Wednesday, May 08, 2013

Learning the Ropes

I's the b'y that fixes the boat

The Sackville Photography Club had a great idea this year to have some of the members who felt they had a little more experience lead mentoring sessions.  These sessions were organized by topic and since I spend a lot of time doing what I call "street photography" I volunteered to be a mentor in that category.

In the last session yesterday I had a full range of photographers from people just learning how to shoot in manual mode to photographers who have a quite a bit of experience with their camera but don't get out in the street to shoot and wanted to try it out.  I learned a lot from the experience.

From the photographers who haven't had a lot of experience shooting I was reminded that photography is really hard.  Anyone who believes they can grab a camera and just start shooting and get great results is in for a bit of a surprise.  Like any other skill such as learning how to fix a tall ship, something with which I have no experience, or studying a martial art, something with which I have lots of experience, photography takes a long time and a lot of practice to learn.

Unfortunately, I'm not sure I did the best job for the beginner level in the group.  I tried to impart my knowledge but I fear I caused confusion as there is just so much to learn and I really hadn't planned a step by step guide to some of the basics.  I answered all the questions I could but it was not as well organized as I would have liked.  I think I need to take another tact with this part of the process.  My next mentoring group will be different.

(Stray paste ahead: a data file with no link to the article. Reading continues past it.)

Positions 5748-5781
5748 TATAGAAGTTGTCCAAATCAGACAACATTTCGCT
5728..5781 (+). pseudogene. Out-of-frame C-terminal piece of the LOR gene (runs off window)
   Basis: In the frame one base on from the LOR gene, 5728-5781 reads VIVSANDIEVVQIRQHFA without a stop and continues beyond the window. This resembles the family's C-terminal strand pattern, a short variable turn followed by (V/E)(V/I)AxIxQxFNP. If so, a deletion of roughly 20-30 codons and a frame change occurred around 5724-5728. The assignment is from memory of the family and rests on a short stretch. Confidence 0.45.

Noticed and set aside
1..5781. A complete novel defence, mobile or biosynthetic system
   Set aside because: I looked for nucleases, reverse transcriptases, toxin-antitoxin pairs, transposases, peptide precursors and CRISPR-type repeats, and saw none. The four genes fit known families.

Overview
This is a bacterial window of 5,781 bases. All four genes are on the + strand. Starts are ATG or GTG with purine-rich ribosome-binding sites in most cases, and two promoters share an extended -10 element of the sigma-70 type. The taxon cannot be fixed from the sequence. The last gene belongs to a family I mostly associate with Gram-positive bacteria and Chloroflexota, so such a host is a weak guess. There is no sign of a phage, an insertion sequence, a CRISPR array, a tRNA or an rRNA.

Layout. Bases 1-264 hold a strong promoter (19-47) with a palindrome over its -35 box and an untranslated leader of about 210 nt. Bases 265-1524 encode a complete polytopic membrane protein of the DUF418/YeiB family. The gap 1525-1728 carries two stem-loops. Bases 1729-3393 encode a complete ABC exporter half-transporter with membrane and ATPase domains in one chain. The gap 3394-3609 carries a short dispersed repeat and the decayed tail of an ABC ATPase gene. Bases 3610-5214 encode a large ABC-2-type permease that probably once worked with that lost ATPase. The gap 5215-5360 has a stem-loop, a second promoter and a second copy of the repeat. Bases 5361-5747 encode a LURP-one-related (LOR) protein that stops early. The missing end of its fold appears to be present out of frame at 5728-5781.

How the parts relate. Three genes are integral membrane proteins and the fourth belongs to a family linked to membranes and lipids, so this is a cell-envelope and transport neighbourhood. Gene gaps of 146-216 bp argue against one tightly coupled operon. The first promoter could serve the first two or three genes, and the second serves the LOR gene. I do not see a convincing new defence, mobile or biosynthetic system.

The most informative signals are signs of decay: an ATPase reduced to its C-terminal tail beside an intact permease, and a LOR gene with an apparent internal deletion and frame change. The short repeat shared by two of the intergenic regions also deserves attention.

The more advanced shooters in the group blew me away.  They hadn't spent much time photographing in the street and they were not shy about simply walking up to someone and taking their photograph or asking them if they could take their photograph.  Many people didn't care and the people in my group got some wonderful photographs in this way.  I'm still working through my shyness with street photography and continue to skulk in the shadows a bit.  I hope I can learn from their lead and drop that wall between me and the subject.

Learning anything new is going to take time and practice.  Don't be discouraged if you suck at first.  We all suck at first.  It's normal.  We also all learn at different speeds.  That is normal too.  As long as you strive to improve each and every time you go out, you will get better.  At least that's what I keep telling myself.  My best photograph is always the one I haven't taken yet.
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